Chat & Selfie: Bad fortune cookies, critics from Mars and crab Rangoon
Yong Chen, UCI historian and author of “Chop Suey, USA: The Story of Chinese Food in America,” still drives around Orange County comparing demographics and food culture. The California section’s Anh Do caught up with him at the Zen-like Twenty Eight restaurant in Irvine. Over bites of twice-cooked pork belly buns, they dished about food’s influence on life in California. We emailed him questions and crunched the conversation into this:
Why haven’t fortune cookie fortunes kept pace with the quality of Chinese food?
Like most Chinese restaurants, fortune cookie factories are small family operations. To have more captivating fortunes, they need to have a research and writing team.
Virtually every town in America has a Chinese restaurant. How has that changed the nation? California?
Sun Yat-sen, the founder of the Republic of China, noted that every American town and city had at least one Chinese restaurant. For every 15 restaurants in the U.S., one is Chinese.
Chinese food was the first non-Anglo cuisine to enter the realm of mass consumption — it did so a few decades before Italian food. It revolutionized food consumption patterns in the nation and especially in California.
The lure of living in the suburbs made Southern California very attractive to Chinese immigrants. Monterey Park in the 1970s emerged as Little Taipei. Now this type of suburban Chinatown has become an important part of Chinese American life. A newer type of Chinatown — the post-modern Chinatown — has appeared in affluent cities like Irvine.
Do Chinese restaurants produce one thing for African American neighborhoods and another for Latino neighborhoods?
In numerous African American neighborhoods in or around cities like St. Louis and Detroit, many Chinese restaurants continue to have chop suey dishes, which are difficult to find in Mexican communities. It is not a new marketing strategy to cater to African American consumers. It is a historical legacy going back to the heyday of chop suey houses.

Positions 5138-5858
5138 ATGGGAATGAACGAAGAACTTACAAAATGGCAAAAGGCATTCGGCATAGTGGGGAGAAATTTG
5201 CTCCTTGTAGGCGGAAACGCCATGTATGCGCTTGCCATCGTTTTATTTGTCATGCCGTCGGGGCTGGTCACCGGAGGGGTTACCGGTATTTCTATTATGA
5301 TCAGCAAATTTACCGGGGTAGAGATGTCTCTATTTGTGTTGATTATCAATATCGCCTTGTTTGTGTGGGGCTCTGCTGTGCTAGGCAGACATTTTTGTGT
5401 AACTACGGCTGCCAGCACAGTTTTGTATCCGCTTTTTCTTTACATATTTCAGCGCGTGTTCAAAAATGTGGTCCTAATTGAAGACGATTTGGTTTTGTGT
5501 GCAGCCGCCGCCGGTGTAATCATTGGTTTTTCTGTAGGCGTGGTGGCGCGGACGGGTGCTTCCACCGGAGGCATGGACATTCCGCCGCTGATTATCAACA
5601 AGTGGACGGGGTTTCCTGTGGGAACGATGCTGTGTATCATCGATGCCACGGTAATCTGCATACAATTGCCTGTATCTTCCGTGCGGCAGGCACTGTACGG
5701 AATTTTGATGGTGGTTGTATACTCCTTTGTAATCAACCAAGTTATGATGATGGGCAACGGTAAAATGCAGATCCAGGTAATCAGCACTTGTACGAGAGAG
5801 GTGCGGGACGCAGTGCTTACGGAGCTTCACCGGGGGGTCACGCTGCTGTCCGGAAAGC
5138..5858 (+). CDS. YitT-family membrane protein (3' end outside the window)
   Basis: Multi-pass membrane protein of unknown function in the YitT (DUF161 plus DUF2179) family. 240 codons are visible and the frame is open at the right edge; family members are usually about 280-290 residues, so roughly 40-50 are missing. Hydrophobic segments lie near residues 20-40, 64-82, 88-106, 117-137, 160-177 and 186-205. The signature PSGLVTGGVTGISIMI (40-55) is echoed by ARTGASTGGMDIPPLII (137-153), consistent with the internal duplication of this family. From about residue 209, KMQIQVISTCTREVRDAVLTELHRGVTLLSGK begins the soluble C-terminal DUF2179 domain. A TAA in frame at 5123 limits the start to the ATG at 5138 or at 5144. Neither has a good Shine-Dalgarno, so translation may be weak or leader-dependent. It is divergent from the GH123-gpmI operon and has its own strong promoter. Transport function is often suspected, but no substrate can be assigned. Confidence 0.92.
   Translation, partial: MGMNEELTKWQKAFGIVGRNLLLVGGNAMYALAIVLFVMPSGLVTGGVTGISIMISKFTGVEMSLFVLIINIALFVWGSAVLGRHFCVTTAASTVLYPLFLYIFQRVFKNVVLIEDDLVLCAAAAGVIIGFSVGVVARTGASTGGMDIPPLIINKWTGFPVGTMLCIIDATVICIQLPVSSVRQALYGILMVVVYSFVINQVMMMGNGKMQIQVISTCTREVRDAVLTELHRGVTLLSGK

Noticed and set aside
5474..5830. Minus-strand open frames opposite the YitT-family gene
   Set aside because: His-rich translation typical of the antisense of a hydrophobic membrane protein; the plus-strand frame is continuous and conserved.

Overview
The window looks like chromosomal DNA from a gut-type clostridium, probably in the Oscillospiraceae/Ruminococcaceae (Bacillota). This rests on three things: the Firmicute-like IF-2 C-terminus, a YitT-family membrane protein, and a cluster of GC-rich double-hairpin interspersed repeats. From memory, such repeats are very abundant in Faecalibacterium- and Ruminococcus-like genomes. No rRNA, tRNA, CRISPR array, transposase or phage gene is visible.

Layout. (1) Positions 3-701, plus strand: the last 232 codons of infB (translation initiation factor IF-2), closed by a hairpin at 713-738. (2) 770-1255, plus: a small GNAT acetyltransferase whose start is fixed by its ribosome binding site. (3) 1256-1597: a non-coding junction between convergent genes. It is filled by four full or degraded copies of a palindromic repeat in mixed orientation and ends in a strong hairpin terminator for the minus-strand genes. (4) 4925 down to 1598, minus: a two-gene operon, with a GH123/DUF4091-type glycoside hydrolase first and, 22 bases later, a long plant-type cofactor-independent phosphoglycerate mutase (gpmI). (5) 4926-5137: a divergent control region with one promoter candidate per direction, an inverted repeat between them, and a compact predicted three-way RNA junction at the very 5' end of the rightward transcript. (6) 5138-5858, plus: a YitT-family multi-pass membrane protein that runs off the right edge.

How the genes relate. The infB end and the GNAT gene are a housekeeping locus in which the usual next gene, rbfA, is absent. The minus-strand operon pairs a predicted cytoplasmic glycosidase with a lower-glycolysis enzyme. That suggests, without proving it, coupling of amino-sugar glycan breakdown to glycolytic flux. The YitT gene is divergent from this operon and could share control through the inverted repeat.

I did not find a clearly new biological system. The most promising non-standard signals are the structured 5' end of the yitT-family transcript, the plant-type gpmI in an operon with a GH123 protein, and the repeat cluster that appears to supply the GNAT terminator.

Is “A Christmas Story” a racist abomination?
I would not use the “r” word. But I do strongly dislike the Chinese restaurant scene. It reminds us of terrible stereotypes that depicted the Chinese as being utterly un-American and barbaric.
San Francisco versus L.A.?
Ask the snobs at the Michelin Guide, which has stopped covering the Southland. I love San Francisco and have written a book about its Chinese community. But when it comes to food, not only is Southern California the mecca of Chinese food in the U.S., but the gastronomical diversity is almost unrivaled.
Why did egg foo yong disappear from so many California menus?
Because new dishes representing regional cuisines other than Cantonese arrived in the U.S. along with new waves of immigrants.
What’s the most bogus Chinese dish?
You would not find many people who would call crab Rangoon a typical Chinese dish.
Shen Hongfei versus Michael Bauer?
How do you compare birds’ nests with apple pies? These two foodies are very different. Shen Hongfei has a wider perspective, with historical and geographical sensibilities. Michael Bauer is a true pragmatic American, whom I turn to for tips about food in the Bay Area.
Before Jonathan Gold revealed his identity, did you suspect he was Chinese?
I thought he was from Mars or some other planet inhabited by food-loving aliens — few humans could have the deep and extensive knowledge that he has about such diverse cuisines.
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